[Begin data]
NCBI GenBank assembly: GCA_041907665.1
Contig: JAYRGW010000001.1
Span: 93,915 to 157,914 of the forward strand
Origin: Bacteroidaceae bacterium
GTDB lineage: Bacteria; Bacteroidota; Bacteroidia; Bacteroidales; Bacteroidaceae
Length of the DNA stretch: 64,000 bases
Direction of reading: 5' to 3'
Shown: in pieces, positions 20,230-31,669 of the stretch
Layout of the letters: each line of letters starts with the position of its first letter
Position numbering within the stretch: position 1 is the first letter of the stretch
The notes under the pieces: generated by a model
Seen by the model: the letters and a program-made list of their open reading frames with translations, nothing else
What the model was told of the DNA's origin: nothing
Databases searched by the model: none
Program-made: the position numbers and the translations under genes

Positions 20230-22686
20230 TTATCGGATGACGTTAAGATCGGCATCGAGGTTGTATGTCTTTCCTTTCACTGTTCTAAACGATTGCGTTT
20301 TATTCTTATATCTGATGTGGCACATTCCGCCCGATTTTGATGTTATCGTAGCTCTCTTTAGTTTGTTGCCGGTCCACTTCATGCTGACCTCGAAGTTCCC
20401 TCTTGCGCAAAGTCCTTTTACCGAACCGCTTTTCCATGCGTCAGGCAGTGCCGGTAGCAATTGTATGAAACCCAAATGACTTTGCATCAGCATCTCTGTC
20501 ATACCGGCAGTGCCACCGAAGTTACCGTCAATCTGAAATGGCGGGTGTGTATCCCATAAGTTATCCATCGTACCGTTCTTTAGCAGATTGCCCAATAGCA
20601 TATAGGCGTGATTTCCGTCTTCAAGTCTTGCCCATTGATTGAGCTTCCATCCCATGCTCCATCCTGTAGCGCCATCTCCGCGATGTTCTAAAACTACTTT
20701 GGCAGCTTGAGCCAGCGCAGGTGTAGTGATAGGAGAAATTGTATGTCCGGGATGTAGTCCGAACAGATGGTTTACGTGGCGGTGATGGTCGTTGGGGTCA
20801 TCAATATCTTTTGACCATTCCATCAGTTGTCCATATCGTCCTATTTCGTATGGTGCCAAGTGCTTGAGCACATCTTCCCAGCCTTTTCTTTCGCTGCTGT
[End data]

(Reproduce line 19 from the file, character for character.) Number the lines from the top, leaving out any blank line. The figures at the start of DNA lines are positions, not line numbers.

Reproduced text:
20401 TCTTGCGCAAAGTCCTTTTACCGAACCGCTTTTCCATGCGTCAGGCAGTGCCGGTAGCAATTGTATGAAACCCAAATGACTTTGCATCAGCATCTCTGTC